Arab uprisings that started in 2010 will continue to reshape the region, even if political reform does not come quickly, a University of Maryland researcher said April 25, 2014, at the Emerging Markets Forum in Washington, D.C. The fourth annual event, hosted by the Center for International Business Education and Research (CIBER) at the University of Maryland’s Robert H. Smith School of Business, featured panelists and speakers with expertise on a range of Middle East topics.
“What’s new about these Arab uprising is something more profound than an episodic change,” said Shibley Telhami, the Anwar Sadat Professor for Peace and Development at the University of Maryland. “It is the empowerment of the individual in the Arab world on a scale we have not seen before.”
Telhami’s book, The World Through Arab Eyes (Basic Books, 2013), traces the roots of the uprisings from Tunisia to Syria using more than a decade of polling data and analysis. Although his research shows a shift in the balance of power toward everyday Arabs, he said protesters still must grapple with many competing interests — including their own divisions.
“The fact that you have an empowered public does not mean you have a unified one,” Telhami said. “Having an empowered public never means that every person has equal say in determining policy.”
Even in the United States, he said, major campaign donors and lobbyists wield unequal political influence. Other power sources in the Middle East include the militaries, which have altered many outcomes since 2010.
“We have a multitude of forces, but the public is a new force,” Telhami said. “People want their voices heard.”
One way Arab activists have rallied to make their voices heard is through social media channels such as Facebook. Edward Walker, former U.S. Ambassador to Egypt, Israel and the United Arab Emirates, spoke after Telhami about social media challenges for Middle East dictators who previously controlled public discourse through state-owned television.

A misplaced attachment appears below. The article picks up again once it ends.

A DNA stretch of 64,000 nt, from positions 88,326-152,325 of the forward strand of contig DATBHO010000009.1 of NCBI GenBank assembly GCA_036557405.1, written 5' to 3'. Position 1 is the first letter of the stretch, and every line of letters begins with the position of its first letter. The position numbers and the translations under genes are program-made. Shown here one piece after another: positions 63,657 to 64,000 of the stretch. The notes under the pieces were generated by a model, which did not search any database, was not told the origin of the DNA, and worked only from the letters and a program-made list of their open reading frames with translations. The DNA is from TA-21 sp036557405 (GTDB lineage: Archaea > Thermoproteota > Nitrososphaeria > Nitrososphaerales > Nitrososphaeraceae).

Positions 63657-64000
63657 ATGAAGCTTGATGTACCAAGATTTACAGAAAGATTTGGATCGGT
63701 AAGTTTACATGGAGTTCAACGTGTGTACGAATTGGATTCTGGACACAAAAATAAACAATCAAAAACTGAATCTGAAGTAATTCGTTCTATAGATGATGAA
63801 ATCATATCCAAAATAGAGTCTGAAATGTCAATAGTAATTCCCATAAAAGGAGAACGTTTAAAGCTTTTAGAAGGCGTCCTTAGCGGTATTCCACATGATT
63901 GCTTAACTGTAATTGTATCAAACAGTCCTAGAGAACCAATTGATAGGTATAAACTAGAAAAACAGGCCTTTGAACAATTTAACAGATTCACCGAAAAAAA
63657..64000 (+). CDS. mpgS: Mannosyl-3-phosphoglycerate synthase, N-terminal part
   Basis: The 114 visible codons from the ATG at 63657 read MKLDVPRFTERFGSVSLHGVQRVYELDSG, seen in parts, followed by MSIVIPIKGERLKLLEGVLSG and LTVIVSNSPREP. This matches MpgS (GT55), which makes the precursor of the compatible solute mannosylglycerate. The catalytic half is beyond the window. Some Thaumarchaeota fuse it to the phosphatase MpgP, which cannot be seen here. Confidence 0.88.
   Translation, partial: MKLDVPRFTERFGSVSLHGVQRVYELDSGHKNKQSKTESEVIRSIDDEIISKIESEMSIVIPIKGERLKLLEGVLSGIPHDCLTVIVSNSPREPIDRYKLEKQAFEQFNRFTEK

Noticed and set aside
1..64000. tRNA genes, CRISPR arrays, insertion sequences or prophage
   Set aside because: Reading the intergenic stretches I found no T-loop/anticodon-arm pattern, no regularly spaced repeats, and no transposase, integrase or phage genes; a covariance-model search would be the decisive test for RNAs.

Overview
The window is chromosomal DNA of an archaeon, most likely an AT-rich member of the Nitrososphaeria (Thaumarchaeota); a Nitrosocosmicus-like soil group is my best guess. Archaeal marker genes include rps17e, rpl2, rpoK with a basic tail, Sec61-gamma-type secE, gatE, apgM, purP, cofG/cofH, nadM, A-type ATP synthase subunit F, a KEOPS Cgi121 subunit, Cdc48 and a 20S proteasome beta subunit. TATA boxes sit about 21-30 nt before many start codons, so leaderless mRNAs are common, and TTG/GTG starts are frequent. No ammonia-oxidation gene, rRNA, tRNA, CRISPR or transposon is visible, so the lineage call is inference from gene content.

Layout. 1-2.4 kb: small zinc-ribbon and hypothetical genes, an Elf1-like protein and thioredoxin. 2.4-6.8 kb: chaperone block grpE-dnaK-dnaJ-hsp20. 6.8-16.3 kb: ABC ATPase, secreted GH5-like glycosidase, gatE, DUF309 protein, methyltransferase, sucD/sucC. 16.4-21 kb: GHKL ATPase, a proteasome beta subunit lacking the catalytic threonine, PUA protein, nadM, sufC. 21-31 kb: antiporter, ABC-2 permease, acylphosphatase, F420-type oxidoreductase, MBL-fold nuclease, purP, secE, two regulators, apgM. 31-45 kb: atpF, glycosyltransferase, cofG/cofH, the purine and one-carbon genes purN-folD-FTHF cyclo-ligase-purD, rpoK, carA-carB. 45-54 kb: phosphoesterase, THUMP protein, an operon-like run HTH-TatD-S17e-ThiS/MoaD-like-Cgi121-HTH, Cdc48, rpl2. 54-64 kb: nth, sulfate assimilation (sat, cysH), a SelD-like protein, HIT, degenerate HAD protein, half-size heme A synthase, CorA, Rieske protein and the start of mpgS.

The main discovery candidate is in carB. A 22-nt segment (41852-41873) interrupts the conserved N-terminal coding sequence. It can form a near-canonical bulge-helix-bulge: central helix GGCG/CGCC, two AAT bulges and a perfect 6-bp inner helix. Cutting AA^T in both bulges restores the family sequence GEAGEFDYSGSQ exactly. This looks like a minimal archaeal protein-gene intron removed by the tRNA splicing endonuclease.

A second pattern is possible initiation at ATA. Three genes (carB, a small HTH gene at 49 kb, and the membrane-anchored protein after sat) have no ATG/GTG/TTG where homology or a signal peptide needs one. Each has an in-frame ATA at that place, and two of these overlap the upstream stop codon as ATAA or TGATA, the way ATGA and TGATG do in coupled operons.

University of Maryland psychology Professor Michelle Gelfand also added insights about navigating tight and loose cultures, a common source of misunderstandings between Arab and Western people.
Tight cultures, more common across the Middle East, tend to show little tolerance for deviance from social norms. People in these cultures value predictability and order above spontaneity and self-expression. Loose cultures, more common in the west, are less structured and allow for a broader range of permissible behaviors.
Gelfand said the conflicting mindsets often lead to a clash of moralities. Muslims in the Arab world often perceive Americans as decadent and irreverent, while Americans often perceive Muslims in the Arab world as rigid and closed-minded.
Gelfand said neither side is right or wrong. Her research shows valid historical and environmental reasons for the emergence of both types of cultures. She said knowing these reasons helps build cross-cultural understanding.
“Rules make sense in different contexts,” she said. “You defuse ethnocentric attitudes when you understand reasons why attitudes develop.”
In addition to the three keynote speakers, six other experts provided insight into a range of issues pertaining to emerging markets and the Islamic world. Panelists included Lobna Ismail, Connecting Cultures; Peter Mandaville, George Mason University; Gerald McDermott, University of South Carolina; Carlo Pietrobelli, Inter-American Development Bank and University of Rome; Patricia Sloane-White, University of Delaware; and Paul Vaaler, University of Minnesota.
Smith faculty members Hassan Ibrahim and Bennet Zelner moderated the two panels.
Overall, about 100 participants attended the daylong forum, which included welcome remarks by Joyce E. A. Russell, vice dean at the Smith School, and Kislaya Prasad, CIBER director at the Smith School.
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